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A.S. Byatt's Little Black Book of Stories

A.S. Byatt writes fairy tales for adults: fables teeming with ghosts, monsters, stone women, and ordinary people whose complacent worlds are shattered by a glimmer of the fantastic. Both her short stories and novels (including the Booker Prize winner-turned-schlocky Hollywood romance Possession) are formidable investigations of life, death, and desire, full of irony and excess. Byatt once again displays her skill with a new collection, Little Black Book of Stories, a volume of tales previously published in magazines and "best short story" volumes.

Little Black Book is suffused with quotidian detail and elegance. Byatt displays a composure in tone that's quintessentially English. With innocent gentility, she conjures up sinister pictures of fossilized fetuses and rosy-cheeked toddlers eaten by monsters, offset by her talent for distilling studious plots into few pages. Full of subtle creepiness, these are stories that evoke the extraordinary without going over the top.

In the first story, "The Thing in the Forest," Byatt serves up a fairy tale gone awry. The two young protagonists, Penny and Primrose, are dispatched to the countryside during the World War II blitz in London. As they play together in a distant wood, the horrors of folk history and wartime disorientation assume form in a putrid monster that wends slimily along a forest path. The women are permanently damaged by this image and return to confront the monster decades later, only to find themselves stuck in an existential quagmire that has them questioning the very basis of their realities. Death and destruction occur in the awnings.

Byatt's stories are, oftentimes, about nostalgia informed by trauma. "The Thing in the Forest" hauntingly juxtaposes childhood reminiscence against post-war nihilism. "The Pink Ribbon" is about a man's encounter with the literal ghost of his mentally ill wife's former self. "The Stone Woman" languorously illustrates a woman's metamorphosis from flesh to stone after her mother's death; she finds a kindred spirit in an Icelandic stonecutter who regales her with the mythology of his ancient land. This is the most unusual tale in the collection, overflowing with exquisite specificity and detached grace. The woman, Ines, coolly observes her transformation's "beginnings in the mirror one morning, brushing her hair-a necklace of veiled swellings above her collar-bone which broke slowly through the skin like eyes from closed lids, and became opal-fire opal, black opal, geyserite and hydrophane, full of watery light..."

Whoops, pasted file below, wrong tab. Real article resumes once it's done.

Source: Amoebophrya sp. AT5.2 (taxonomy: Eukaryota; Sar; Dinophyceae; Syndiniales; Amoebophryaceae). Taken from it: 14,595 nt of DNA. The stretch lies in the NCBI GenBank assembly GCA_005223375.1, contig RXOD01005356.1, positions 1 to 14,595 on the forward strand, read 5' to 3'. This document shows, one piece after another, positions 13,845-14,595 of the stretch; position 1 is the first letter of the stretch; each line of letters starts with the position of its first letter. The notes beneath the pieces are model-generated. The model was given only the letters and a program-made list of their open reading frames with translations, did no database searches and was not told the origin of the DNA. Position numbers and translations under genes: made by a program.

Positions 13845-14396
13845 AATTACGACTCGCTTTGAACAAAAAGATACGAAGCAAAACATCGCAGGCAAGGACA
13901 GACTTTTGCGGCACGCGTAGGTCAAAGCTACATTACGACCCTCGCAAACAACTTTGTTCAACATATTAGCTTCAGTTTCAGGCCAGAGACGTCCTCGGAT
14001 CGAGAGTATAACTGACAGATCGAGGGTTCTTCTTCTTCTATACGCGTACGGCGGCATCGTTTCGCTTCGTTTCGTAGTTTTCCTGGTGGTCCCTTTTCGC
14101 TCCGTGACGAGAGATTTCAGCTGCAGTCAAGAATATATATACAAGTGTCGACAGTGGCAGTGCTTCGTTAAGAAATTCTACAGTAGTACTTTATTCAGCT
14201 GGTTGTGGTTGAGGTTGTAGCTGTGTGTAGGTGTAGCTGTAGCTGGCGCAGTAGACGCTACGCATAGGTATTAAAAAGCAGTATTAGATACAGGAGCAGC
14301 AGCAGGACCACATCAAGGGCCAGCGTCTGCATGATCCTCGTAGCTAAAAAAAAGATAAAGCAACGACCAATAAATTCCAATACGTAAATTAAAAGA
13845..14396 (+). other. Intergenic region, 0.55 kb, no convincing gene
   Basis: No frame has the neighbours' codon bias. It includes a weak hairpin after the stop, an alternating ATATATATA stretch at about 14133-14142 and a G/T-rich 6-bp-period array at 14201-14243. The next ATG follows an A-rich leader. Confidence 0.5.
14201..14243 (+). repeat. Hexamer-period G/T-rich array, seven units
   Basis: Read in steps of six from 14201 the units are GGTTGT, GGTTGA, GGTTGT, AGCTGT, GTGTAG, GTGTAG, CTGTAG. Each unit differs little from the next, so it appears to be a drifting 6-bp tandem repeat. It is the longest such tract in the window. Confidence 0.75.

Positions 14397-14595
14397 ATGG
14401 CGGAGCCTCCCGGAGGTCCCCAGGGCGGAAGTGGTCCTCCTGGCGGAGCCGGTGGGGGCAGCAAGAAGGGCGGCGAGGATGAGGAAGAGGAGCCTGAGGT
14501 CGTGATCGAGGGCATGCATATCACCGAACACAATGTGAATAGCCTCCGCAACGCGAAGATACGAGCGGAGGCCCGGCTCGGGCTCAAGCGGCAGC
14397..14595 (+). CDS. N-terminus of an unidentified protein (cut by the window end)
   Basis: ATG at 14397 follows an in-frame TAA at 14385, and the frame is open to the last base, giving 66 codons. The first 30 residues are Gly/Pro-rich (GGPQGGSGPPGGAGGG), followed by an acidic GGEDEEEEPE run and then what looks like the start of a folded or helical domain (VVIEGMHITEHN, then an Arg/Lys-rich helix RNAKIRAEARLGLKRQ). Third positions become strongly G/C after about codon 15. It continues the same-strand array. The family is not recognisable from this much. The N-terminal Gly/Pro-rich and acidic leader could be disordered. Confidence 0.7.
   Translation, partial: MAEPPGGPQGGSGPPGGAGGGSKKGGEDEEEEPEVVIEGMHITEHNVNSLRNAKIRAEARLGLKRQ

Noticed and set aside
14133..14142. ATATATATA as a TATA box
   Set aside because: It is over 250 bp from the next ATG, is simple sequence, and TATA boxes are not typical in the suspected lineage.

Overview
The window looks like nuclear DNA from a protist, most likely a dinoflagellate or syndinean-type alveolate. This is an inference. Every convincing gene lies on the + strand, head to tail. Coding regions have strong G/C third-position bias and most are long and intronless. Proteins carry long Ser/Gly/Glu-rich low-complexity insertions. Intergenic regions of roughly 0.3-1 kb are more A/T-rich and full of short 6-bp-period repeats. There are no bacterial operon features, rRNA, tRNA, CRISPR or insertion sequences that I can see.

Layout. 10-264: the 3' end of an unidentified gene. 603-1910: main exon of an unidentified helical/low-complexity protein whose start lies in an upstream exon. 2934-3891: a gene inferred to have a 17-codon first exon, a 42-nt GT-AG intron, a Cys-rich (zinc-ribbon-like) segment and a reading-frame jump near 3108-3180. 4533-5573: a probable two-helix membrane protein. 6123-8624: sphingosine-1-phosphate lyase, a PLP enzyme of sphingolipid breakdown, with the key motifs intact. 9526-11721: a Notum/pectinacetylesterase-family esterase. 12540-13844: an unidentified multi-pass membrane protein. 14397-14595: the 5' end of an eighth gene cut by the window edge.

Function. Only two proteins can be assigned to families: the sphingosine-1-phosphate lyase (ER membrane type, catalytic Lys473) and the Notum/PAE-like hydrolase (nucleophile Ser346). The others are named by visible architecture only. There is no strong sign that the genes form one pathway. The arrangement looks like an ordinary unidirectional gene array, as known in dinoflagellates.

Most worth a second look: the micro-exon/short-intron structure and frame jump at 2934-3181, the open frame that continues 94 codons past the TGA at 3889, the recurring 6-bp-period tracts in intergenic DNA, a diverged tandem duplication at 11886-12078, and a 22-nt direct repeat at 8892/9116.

"The Stone Woman" charts a cryptic path back to pristine nature, to a time when trolls roved the earth and myth was reality. Part of the reason Byatt is so preoccupied with nostalgia is that, for her, it implies the disintegration of reality as we know it, which is the reason her tales are often classified as "fantasies." But anchoring a story like "The Stone Woman" in so much physical description renders it with a substance that mere fantasy would surely lack.

The manner in which Byatt unspools both the mundane and the extraordinary is disorienting and hardly romantic; with the transformation of reality, her characters pay a heavy price. Because all her characters, though unextraordinary, undergo some irreversible trauma, the stories are predictably filled with the macabre: anemic artists who construct sculptures from dead babies and body parts ("Body Art") and subdued old women who lead double lives full of torment and squalor ("Raw Material").

"Raw Material" presents Byatt at her wittiest and most sadistic. In a wry analysis of "writing as therapy," an erstwhile author named Jack Smollett teaches a creative writing class full of mediocre scribes who write bad, thinly veiled autobiographical fiction. In his class, "Cliché spread like a stain across the written world, and he didn't know a technique for expunging it." However, Jack finds inspiration in his new student, an old woman who writes gorgeously nuanced accounts of her past, with unusual topics like "How We Used to Black-Lead Stoves" and "Wash Day." The story's unexpected ending is gruesome and full of cruel irony, and the woman's demise inspires Jack's talentless students. "They were vindicated. Miss Fox belonged after all in the normal world of their writings…torture and shock-horror. They would write what they knew, what had happened to Cicely Fox, and it would be most satisfactorily therapeutic." It's an intriguing satire on the ramifications of bad art imitating life.

Little Black Book of Stories is delightfully shivery, properly un-nice. A.S. Byatt's most vitriolic critics assail her for being too cold and cerebral, occupied with things rather than feelings. But just as the old writer Miss Fox in "Raw Material" has a knack for enlivening the banal with mystery, Byatt does the same. Byatt is a sensual writer; her narrative is full of linguistic seductions. The absence of sentimentality in her writing and the keen concentration on detail are her greatest strengths. In her hands, no topic is too unwieldy.

In many ways, Byatt's newest is an homage to all the beginnings paradoxically inherent in ends. For instance, "The Thing in the Forest" rotates through various styles: once-upon-a-time fairy tale, wartime recollection, horror story, psychological thriller-only to loop back to the first sentence of the tale: "There were once two little girls who saw, or believed they saw, a thing in the forest," suggesting an inevitability of return to the traumas that inform our most intimate experiences.

Little Black Book of Stories
by A.S. Byatt
Knopf; ISBN 1400041775
Hardcover: 256 pages (April 2004)